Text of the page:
A Post By: James Maher
Coney Island, NY. 1959. From Brooklyn Gang – Bruce Davidson/Magnum
We can all learn a great deal by studying the work of photographer, Bruce Davidson. Born near Chicago in 1933, Davidson has extensively photographed for over 50 years, including subjects such as the Civil Rights Movement in the early ’60s, circus performers, a Brooklyn gang, Spanish Harlem, and a five year project on New York’s subway system in the gritty days of the ‘80s. A few of his main influences were Robert Frank, W. Eugene Smith, and Henri Cartier-Bresson. Davidson joined the Magnum photo agency in 1958.
Besides Davidson’s intimate photographic style, which you need to view a few of his projects in their entirety to get a feel for, there are a few very important lessons that he can teach you about your own work.
Much of Davidson’s work was focused on series and projects. One of his most important works is East 100th Street, where he captured life within a single block in East Harlem in the late ’60s. While many photographers may have tried to capture East Harlem in its entirety, Davidson honed in. He got familiar with a smaller area with a lot of life, and told broad stories by narrowing the subject matter. By focusing on a small part of a large area, he was able to become much more familiar and intimate with his subjects.
Davidson also spent time following a Brooklyn gang of youths called the Jokers in 1959, and he created a series of civil rights work when he following a group of freedom riders in the south (in 1961) through dangerous situations.
Besides his technical ability, one of Davidson’s main strengths was figuring out where the interesting stories were and putting himself where the action was. Then, he got close and familiar to his subjects. That idea might make you nervous, but based on some of his writings you can see that he was nervous at points as well. However, he did not let that stop him from doing it. He got close with his subjects and this closeness is shown within his images. It is one of the most important aspects of why his photographs are so successful.
While this intimacy was very important in his work, Davidson did not seem to think of himself as a documentary photographer, stating, “Documentary photography suggests you just stand back, that you’re not in the picture, you’re just recording. I am in the picture, believe me. I am in the picture but I am not the picture.”
Starting in 1980, Davidson began an extensive five year project documenting the New York Subway system. The subway project is what hits closest to home for me, and it is inspiring to read about. When you visit New York City it is interesting to compare his photographs to the modern day look of the subway system. It helps to see your own work through this perspective. How would he do his project today? The subway system looks so much different, so how can I also capture it in an interesting way?
When talking about prolific photographers, it is easy to think that we cannot repeat their success. They seem bolder and more fearless. However, when you read Davidson’s quotes about the project, he does not sound much different than any of us would probably feel. He was just self aware enough and able to push through it. It is inspiring to say the least.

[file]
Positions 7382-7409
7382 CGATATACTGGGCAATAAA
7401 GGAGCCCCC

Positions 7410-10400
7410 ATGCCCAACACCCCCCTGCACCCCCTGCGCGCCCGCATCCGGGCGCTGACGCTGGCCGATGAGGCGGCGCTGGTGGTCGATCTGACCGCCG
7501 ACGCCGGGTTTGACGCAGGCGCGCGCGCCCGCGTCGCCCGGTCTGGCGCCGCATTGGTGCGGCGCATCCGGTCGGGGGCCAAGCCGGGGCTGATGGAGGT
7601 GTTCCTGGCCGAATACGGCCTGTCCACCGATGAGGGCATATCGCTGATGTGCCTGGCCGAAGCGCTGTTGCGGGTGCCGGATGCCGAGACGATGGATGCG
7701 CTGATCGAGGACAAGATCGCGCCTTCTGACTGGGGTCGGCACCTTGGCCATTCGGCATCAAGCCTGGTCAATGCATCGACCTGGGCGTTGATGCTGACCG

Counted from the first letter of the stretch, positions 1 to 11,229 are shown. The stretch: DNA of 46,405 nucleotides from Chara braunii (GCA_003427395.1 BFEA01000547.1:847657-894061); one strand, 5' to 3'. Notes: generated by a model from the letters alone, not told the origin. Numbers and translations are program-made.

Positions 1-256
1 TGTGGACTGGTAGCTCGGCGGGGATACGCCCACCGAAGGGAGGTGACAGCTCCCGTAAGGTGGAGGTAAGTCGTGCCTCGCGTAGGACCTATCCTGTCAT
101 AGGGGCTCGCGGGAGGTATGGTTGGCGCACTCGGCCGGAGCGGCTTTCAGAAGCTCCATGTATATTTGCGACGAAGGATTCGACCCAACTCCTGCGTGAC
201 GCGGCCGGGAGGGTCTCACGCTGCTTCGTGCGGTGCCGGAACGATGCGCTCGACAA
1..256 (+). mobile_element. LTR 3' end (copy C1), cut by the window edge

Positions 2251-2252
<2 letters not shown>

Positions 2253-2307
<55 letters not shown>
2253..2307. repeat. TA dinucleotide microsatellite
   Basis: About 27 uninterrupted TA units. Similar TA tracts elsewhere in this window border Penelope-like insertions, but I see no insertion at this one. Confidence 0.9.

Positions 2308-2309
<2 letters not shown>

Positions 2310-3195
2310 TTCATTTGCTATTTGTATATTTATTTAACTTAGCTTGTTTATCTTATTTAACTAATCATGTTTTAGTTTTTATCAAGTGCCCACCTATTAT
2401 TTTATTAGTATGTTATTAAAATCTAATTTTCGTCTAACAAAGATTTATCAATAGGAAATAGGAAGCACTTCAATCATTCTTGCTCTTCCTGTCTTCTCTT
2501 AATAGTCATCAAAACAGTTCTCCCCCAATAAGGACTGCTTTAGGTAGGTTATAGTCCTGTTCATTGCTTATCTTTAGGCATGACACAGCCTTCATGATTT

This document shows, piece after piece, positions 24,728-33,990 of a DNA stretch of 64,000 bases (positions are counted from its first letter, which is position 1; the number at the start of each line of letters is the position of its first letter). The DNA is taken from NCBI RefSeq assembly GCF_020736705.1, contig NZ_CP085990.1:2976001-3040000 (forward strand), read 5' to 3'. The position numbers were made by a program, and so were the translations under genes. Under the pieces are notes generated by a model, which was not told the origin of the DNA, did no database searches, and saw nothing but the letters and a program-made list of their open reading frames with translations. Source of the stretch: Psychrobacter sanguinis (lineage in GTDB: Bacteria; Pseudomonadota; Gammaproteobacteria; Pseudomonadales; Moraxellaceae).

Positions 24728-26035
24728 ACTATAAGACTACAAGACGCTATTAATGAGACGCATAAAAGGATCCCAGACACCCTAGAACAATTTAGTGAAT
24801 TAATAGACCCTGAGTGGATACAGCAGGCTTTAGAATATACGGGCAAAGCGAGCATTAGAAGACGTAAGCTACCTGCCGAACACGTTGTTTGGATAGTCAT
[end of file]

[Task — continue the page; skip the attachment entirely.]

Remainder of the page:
“As I went down the subway stairs, through the turnstile, and onto the darkened station platform, a sinking sense of fear gripped me. I grew alert, and looked around to see who might be standing by, waiting to attack. The subway was dangerous at any time of the day or night, and everyone who rode it knew this and was on guard at all times; a day didn’t go by without the newspapers reporting yet another hideous subway crime. Passengers on the platform looked at me, with my expensive camera around my neck, in a way that made me feel like a tourist—or a deranged person.
It was hard for me to approach even a little old lady. There’s a barrier between people riding the subway—eyes are averted, a wall is set up. To break through this painful tension I had to act quickly, on impulse, for if I hesitated, my subject might get off at the next station and be lost forever. I dealt with this in several ways. Often I would just approach the person: “Excuse me. I’m doing a book on the subway and would like to take a photograph of you. I’ll send you a print.” If they hesitated, I would pull out my portfolio and show them my subway work; if they said no, it was no forever. Sometimes, I’d take the picture, then apologize, explaining that the mood was so stunning I couldn’t break it, and hoped they didn’t mind. There were times I would take the picture without saying anything at all. But even with this last approach, my flash made my presence known. When it went off, everyone in the car knew that an event was taking place—the spotlight was on someone. It also announced to any potential thieves that there was a camera around. Well aware of that, I often changed cars or trains after taking pictures.”
Read more from Davidson on this project: Train of Though: On the ‘Subway’ Photographs. Now it’s time to explore Davidson’s work and think about a photographic project that you can do in your own area.